What is in this article?:
• North Carolina is the country’s largest sweet potato producing state, totaling nearly half the entire production in the U.S.
• Despite annual production of 600 million pounds or so, worth more than $175 million, until recently there was no consistent plan for managing wire worms — the leading insect threat to sweet potato production in the state.
• Now, thanks to a multi-state research program and the recent addition of Mark Abney to the research and Extension program at North Carolina State University, sweet potato growers have a uniform wireworm control program to follow.
Damage can be severe
“In sweet potato fields with high corn wireworm populations damage can be so severe that most of the crop will be unmarketable,” Abney says.
The biology of the two species of wireworms is very different.
The tobacco wireworm has a one-year life cycle. Adults are highly mobile, so populations that are high in a field in one year, don’t necessarily mean populations will be high the next year. Also, these wireworms are not affected by crop rotation — the adult females will lay eggs in most any crop.
Corn wireworm females, by contrast much prefer to lay their eggs in corn. So, these highly damaging, but infrequently occurring wireworms are much more likely to be in sweet potato fields that were in corn the previous year.
“The catch is that this wireworm species has up to a five-year life cycle, so having corn in the rotation as long as five years back could increase the risk to corn wireworm damage,” Abney says.
Knowing field history is important in determining which species of wireworms are present in a sweet potato field. One doesn’t occur very often, but when it does it causes severe damage. The other occurs more often, but often doesn’t do enough damage to render sweet potatoes unmarketable.
“Regardless of the species of wireworms in a sweet potato field, there is a management strategy than can work and be economically efficient in managing these pests,” Abney says.
“First, know where you are going to plant your sweet potatoes and avoid fields with a history of corn in the rotation in the field. Also, avoid fields with a history of white fringe beetle infestations, because we don’t have a good management strategy to control it,” the North Carolina entomologist adds.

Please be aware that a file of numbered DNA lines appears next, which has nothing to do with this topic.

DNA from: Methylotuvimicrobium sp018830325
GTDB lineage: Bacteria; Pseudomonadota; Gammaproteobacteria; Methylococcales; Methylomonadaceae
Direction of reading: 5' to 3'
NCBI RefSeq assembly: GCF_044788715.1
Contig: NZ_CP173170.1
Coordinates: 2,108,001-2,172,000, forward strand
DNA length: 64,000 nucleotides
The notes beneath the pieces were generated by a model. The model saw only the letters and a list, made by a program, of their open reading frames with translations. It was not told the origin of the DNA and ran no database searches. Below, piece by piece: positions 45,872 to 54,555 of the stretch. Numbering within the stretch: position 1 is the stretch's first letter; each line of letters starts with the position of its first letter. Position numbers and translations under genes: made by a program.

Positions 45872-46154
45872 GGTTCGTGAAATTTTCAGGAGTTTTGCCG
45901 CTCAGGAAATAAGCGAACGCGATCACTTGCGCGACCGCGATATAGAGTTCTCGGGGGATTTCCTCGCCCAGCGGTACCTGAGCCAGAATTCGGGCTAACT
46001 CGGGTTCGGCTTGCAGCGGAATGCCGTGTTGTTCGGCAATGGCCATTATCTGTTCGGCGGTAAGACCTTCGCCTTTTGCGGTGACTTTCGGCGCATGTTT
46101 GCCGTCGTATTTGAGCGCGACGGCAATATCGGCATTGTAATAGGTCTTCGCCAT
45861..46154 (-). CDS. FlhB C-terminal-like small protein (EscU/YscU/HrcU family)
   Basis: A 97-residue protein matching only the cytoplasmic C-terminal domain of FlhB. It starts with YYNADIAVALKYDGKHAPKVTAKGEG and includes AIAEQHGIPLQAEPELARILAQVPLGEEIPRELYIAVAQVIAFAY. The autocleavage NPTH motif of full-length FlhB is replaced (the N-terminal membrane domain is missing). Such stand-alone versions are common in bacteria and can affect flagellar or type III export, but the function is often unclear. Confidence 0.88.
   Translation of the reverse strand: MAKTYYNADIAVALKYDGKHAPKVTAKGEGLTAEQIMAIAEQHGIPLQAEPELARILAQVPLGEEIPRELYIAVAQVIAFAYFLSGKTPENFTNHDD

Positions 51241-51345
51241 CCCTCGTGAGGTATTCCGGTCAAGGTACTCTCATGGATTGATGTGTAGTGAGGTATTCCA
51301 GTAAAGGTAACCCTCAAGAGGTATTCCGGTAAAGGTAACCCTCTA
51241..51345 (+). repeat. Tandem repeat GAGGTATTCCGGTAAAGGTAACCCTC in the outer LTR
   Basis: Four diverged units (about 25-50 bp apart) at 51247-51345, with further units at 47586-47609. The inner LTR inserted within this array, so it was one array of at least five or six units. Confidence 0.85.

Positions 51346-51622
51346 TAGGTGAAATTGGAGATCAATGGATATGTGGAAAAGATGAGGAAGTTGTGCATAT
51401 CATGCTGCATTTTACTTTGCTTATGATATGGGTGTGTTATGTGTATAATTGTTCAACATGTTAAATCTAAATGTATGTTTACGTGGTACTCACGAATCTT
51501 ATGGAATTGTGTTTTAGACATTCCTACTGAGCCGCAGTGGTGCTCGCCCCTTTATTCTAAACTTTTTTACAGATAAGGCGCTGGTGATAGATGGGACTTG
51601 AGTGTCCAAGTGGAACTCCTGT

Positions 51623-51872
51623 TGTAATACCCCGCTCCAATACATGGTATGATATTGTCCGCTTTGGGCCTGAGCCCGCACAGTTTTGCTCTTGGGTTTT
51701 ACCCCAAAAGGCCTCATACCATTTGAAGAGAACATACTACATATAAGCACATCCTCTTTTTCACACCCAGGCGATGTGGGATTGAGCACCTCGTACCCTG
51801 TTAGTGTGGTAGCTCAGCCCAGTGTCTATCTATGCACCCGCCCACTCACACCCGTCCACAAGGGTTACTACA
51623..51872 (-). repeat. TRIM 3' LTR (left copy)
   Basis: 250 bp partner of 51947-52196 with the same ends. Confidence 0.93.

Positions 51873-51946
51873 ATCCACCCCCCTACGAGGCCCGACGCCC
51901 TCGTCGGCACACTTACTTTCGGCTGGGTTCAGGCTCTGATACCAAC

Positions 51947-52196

“Second, use a preplant insecticide, regardless of where you plant sweet potatoes. Don’t expect any of the commonly used preplant insecticides to control corn wireworms, but do expect to knock down populations of tobacco wireworms.
“Third, apply preplant materials as near to transplanting as possible.
“Fourth, apply a soil barrier treatment. This is a directed insecticide spray that allows for coverage of as much of the soil as possible, from the top of the hill to the bottom. Then come in with a rolling cultivator and incorporate the material. This treatment targets tobacco wireworm larvae that hatch early in the season.
“Timing is critical for the soil barrier treatments. In some fields split application may help, but it’s all about timing one or two applications when adults are emerging and laying eggs. In North Carolina, this is historically between June 20 and July 7. If insecticides are applied late, the newly hatched wireworms will be down in the soil where insecticides cannot reach them.
“Finally, be careful to scout fields at least 10 days before sweet potatoes are picked and spray if needed to kill foliar feeding caterpillars.”
This is critical, Abney says, because if these insects are in the field at harvest and make it into the bins in a sweet potato house they will continue to feed and damage the roots. “Once they get in with harvested sweet potatoes, there is no viable way to kill them,” he adds.